With 48 drivers remaining, five will head home once the field is set following the Budweiser Duels. Some of those on the outside looking in had their quests complicated by crashes in practice Wednesday, when Truex went to a backup and Whitt's primary underwent major repairs. McClure escaped any damage, a small perk for a driver who's battled more than his share of adversity already -- much of it stemming from a 2012 crash at Talladega that left him with a concussion, and then resulted in a kidney ailment that forced him to miss a handful of races last year.

That experience almost led McClure, a father of five daughters and a fixture in the Nationwide Series since 2007, to step away from the sport altogether. He missed four starts in late summer with kidney failure that likely stemmed from the painkillers he took in the aftermath of his Talladega crash.

"Everything later was all related to the accident at Talladega," McClure said. That included a more serious relapse later in the year that left him hospitalized, and forced him to turn his No. 14 car back over to Jeff Green for two of the final three races of the season.

There were times amid all that when McClure was convinced his driving career was finished. But he was competitive in a handful of starts later in the season, remembered how much fun his job could be, and missing those races at the end ate at him.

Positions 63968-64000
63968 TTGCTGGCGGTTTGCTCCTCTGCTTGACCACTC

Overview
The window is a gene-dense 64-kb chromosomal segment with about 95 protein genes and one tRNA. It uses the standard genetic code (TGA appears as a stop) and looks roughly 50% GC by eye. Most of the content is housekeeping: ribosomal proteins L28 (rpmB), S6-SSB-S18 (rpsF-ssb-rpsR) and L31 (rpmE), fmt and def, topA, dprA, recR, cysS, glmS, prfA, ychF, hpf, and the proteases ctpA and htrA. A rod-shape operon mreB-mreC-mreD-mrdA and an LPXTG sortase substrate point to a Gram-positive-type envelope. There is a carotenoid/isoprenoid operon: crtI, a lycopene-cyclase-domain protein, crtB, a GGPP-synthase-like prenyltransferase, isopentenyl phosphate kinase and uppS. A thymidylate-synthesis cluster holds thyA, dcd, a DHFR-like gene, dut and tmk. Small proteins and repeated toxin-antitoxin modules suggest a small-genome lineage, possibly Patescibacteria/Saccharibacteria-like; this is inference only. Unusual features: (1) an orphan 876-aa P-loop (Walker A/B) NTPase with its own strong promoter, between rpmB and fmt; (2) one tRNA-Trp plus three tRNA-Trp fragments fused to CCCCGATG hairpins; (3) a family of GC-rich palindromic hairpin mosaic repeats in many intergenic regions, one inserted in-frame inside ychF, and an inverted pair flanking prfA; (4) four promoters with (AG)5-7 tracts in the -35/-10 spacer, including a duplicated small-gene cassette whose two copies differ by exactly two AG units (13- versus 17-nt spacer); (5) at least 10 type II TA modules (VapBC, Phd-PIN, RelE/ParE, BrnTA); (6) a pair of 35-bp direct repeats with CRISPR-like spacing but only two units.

"I just felt like from a pride standpoint, and owing it to a lot of people, I couldn't let it end that way if there was a possibility," McClure said. "I'm at peace if it ends, and there's a day it's going to end. … But I do feel like, short of an accident, if there's a way to go out on my own terms, I would like to do that."

Hence another season in Nationwide, where he plans to run 28 races. His Daytona 500 entry is being fielded by Front Row Motorsports, which has turned out proven restrictor-plate cars and won with David Ragan at Talladega last year. "If I don't make it, I don't make it," McClure said. "But we have a great opportunity, and we're going to try just to accomplish some things I've always wanted to do, and then we're going to go from there. But I'm at the point now where it's time to start transitioning into something different."

At 35 and with a growing family and a history of health issues, it's the sensible decision. McClure said he entered "a vicious cycle" last season that he couldn't get out of -- one where an illness would trigger the kidney problem, and treatment for the kidneys would trigger something else. He still suffers from the arthritis and other pains he's had since the Talladega crash, but he's only returned to full health in the past few months. Heading to Daytona, McClure said he felt as well as he had in some time.